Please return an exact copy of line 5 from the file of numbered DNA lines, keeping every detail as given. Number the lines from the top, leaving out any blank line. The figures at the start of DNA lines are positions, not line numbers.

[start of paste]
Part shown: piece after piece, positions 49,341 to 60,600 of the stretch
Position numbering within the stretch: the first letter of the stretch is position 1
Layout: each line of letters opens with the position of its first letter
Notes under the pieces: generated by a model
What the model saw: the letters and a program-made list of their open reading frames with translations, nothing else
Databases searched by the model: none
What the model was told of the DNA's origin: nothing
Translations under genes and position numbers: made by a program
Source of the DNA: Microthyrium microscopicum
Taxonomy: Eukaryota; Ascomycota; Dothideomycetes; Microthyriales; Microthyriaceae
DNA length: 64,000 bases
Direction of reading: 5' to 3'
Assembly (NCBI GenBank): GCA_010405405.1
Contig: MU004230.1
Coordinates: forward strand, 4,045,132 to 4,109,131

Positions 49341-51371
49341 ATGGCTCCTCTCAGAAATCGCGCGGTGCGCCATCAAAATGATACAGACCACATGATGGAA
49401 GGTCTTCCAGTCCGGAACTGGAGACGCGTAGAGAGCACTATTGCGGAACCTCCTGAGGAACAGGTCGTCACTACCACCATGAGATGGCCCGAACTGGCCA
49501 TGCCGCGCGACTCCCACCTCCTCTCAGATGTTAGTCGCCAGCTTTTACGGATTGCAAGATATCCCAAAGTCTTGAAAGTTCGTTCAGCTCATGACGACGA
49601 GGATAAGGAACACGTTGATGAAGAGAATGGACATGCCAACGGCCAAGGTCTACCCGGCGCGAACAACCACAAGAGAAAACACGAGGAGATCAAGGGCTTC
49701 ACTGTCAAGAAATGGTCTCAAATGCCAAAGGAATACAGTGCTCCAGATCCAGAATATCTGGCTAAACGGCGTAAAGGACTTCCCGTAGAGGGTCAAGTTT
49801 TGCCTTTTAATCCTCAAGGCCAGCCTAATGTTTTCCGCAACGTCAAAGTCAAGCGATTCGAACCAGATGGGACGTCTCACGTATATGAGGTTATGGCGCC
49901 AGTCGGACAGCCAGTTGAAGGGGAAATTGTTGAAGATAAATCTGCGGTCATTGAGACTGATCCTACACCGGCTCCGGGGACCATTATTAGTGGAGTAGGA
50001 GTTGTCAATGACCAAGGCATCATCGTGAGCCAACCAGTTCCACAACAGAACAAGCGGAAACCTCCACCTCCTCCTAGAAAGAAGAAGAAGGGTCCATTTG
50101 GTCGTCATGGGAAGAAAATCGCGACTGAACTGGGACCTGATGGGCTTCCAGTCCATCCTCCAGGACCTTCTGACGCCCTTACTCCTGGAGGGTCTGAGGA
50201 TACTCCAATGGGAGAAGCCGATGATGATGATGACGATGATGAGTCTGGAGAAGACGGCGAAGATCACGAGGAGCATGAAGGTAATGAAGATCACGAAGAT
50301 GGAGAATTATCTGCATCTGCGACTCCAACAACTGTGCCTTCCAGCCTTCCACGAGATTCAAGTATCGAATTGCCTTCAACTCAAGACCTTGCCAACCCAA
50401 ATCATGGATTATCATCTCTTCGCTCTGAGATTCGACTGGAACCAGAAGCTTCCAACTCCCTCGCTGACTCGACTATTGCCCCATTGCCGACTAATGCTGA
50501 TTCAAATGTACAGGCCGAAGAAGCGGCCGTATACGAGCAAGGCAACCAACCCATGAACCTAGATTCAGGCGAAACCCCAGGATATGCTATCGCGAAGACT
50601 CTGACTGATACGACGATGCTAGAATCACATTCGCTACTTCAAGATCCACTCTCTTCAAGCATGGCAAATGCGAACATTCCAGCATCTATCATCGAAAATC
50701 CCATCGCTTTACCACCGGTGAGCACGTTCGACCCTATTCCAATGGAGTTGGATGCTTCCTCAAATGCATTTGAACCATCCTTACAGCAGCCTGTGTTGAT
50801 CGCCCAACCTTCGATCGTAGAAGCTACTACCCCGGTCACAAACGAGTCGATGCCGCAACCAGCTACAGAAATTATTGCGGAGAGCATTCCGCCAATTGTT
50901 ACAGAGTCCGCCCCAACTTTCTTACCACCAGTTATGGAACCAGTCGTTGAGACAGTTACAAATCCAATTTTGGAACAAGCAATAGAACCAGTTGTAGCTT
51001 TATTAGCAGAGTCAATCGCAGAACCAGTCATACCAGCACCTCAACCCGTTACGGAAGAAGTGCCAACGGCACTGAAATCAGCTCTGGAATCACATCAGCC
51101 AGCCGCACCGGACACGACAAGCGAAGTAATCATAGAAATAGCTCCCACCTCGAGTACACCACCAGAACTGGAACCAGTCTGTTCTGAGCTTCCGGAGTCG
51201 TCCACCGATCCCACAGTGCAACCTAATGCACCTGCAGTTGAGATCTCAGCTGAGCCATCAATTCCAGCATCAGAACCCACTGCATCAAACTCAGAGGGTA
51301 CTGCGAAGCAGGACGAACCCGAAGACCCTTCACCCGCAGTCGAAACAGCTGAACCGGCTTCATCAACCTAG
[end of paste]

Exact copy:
What the model saw: the letters and a program-made list of their open reading frames with translations, nothing else